• Got a local independent insurance agency to look for quotes for my auto, home and umbrella insurance, saving lots (!) compared with staying with my then-current insurer, a leading nationally advertised company.
    • Dropped my extra life insurance (group insurance through work and one whole-life policy) after replacing it with term life insurance through zanderinsurance.com
    • Stopped buying new cars (bad habit!) and instead went used with Carmax, where there’s no bargaining. I’m a bad bargainer.
    • Cut the cable, replacing cable TV with an over-the-air antenna and streaming services.
    • Dropped expensive cellphone, replacing it with a Moto X4 on the Fi wireless service. I use wifi wherever possible and my bill is now about $25 per month. The Moto cost me $149 to purchase after service credits. (Others have reported good results from prepaid carriers ranging from Cricket to TracFone.)

    Footnotes:

    1. I’m not endorsing any financial provider or service, just telling you what worked for me.
    2. In many cases, doing something is way better than doing nothing. So, if the only way you’ll save for your future is through your bad 403(b) plan at work, that’s better than not saving at all. Don’t cancel your 403(b) contributions until you have your new plan in place.
    3. I’ve heard that Fidelity and Schwab are just as good as Vanguard, maybe better for some customers. I’ve just always had good luck with Vanguard.
    4. SelectQuote and other services will get you life insurance quotes just the same way that Zander Insurance will. Do a search and you’ll find many possibilities. I had good luck with Zander. And, absolutely do not cancel your old life insurance until the new coverage is in place.

    *The Stupid Financial Plan is something I use with some adult groups, showing very basic steps toward financial security.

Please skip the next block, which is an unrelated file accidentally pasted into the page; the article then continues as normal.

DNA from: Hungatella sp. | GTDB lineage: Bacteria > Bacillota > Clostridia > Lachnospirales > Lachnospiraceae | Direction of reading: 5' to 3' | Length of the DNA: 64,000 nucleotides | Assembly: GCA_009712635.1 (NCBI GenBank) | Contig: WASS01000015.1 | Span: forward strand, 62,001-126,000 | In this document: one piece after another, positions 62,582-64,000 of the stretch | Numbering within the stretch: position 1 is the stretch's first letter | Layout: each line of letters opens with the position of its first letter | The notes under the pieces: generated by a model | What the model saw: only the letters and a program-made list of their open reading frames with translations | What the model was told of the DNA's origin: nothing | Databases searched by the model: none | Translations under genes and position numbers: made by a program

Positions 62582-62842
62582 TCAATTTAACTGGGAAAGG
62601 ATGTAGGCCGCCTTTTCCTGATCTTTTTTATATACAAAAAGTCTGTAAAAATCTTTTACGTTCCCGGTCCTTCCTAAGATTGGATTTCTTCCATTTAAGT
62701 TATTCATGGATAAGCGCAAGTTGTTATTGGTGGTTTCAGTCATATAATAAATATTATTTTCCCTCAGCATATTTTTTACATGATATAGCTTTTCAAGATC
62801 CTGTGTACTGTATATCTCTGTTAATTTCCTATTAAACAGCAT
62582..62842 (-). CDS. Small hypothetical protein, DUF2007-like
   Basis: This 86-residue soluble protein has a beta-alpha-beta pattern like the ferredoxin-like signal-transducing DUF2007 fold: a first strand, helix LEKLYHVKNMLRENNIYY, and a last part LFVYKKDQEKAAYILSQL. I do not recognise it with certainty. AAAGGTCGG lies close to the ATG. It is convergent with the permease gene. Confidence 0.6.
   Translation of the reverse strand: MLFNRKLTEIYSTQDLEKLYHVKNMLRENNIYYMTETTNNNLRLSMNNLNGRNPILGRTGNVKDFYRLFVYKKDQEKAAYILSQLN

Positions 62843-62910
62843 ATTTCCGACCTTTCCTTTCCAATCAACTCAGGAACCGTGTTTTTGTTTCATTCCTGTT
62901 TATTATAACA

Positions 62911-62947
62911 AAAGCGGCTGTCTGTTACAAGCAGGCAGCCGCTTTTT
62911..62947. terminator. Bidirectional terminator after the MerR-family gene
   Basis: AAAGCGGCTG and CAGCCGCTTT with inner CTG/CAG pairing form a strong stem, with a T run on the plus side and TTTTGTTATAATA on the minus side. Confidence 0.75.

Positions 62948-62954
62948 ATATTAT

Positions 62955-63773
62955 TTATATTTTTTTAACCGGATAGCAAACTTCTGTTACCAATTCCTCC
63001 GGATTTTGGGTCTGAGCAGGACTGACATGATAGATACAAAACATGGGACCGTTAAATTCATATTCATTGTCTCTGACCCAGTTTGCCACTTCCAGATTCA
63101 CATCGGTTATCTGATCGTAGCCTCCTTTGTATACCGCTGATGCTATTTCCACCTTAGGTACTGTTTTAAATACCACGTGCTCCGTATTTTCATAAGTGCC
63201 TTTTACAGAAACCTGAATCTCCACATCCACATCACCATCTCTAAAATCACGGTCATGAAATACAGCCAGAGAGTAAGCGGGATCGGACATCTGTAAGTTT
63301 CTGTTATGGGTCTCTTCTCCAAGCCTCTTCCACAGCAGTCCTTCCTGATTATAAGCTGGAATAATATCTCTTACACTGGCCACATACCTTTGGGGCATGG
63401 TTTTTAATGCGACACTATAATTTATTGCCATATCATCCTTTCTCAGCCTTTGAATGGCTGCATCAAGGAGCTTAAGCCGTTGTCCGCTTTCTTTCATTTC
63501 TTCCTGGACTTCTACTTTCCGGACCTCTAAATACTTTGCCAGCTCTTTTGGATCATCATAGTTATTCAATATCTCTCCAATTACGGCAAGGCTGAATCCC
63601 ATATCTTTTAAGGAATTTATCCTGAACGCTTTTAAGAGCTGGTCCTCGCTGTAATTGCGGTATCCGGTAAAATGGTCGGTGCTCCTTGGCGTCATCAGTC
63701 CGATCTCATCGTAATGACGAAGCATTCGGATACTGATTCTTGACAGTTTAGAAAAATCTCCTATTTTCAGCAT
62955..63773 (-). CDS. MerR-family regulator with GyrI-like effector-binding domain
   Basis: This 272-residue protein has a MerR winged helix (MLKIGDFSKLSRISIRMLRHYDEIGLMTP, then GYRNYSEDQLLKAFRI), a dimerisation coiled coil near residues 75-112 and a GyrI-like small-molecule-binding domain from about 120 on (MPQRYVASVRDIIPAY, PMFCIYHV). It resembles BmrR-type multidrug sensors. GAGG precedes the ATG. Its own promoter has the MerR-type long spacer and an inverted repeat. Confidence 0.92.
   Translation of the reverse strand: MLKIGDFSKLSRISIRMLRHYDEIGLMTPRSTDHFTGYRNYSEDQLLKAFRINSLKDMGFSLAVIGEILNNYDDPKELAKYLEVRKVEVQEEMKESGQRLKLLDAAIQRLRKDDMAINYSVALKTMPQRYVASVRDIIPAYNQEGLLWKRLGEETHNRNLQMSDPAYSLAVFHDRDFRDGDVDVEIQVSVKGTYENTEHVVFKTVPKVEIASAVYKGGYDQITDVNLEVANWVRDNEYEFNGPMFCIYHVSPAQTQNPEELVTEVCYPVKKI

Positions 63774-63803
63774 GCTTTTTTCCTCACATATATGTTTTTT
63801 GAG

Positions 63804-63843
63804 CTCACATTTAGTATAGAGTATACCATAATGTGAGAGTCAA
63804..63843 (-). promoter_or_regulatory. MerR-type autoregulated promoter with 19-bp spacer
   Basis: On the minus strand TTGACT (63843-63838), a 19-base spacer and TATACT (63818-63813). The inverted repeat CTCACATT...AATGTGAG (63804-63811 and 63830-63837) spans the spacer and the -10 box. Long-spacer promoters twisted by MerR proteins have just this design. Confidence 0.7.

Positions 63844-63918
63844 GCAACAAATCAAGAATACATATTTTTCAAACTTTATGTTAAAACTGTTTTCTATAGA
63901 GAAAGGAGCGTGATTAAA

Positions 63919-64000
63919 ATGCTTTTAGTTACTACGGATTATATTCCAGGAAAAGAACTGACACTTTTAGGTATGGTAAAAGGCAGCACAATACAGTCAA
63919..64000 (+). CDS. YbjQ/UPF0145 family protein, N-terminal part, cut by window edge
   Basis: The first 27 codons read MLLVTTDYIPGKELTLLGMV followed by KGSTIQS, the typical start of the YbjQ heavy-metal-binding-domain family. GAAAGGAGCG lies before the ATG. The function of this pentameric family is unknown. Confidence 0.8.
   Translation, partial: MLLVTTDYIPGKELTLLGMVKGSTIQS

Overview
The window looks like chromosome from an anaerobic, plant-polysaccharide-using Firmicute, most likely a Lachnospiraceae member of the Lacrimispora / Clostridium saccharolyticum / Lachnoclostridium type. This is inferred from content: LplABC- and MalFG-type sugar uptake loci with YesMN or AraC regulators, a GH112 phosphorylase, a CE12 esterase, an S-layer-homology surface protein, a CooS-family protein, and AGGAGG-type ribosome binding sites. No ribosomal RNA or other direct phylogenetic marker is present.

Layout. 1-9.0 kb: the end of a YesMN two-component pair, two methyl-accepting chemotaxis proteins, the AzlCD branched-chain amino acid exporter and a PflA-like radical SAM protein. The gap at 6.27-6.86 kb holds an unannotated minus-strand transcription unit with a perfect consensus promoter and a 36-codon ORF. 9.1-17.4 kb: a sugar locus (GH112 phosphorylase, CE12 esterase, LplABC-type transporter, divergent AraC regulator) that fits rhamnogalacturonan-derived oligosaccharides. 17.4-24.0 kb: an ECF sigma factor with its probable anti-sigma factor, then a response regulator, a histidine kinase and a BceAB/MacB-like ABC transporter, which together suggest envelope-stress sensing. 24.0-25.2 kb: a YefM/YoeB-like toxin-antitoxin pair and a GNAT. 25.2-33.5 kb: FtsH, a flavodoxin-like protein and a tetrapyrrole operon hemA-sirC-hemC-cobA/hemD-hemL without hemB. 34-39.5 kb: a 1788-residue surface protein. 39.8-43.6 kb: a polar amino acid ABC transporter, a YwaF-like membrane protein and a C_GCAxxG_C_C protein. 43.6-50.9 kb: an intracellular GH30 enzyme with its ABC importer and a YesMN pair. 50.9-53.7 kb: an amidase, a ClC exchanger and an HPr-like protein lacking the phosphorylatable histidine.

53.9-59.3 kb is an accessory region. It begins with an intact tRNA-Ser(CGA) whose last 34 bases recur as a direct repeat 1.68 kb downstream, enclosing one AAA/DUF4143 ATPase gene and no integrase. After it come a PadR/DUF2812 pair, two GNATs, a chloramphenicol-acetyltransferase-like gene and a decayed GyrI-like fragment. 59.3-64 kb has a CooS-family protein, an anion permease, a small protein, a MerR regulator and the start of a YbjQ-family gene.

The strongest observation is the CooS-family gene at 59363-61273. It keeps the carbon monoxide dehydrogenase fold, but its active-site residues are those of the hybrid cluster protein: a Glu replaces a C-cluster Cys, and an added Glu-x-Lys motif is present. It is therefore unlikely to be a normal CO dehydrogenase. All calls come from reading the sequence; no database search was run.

• About “Plain Money”

    Getting a Grip on Your Money was published in 2002 and had a good five-year run. It was featured on nationally syndicated talk shows, published overseas, and used for group discussions in a variety of settings. The book is still available from Amazon.com and free leader resources are available but now that its active promotion has ended, this site seeks to promote and extend the “plain money” theme of the book.



  • Can you automate good investing habits?

    Blooom piggy bank logoThe Plain Money approach to investing isn’t fancy — it’s just developing some good habits: buy and hold index funds, keep costs low, keep things in balance. But in some 401(k) situations that’s not easy. You may have multiple accounts, some left over from earlier employers. To do the job right, you need to keep up with the available investment choices and make sure your portfolio doesn’t get out of line.

    Or you could use a service like Blooom, which I’m currently testing. So far I’m impressed! I have some tax-advantaged accounts from a couple of earlier jobs and several others with my current employer. I signed up with Blooom and it took only a few clicks to get my accounts in much better shape. Here’s what Blooom did for me: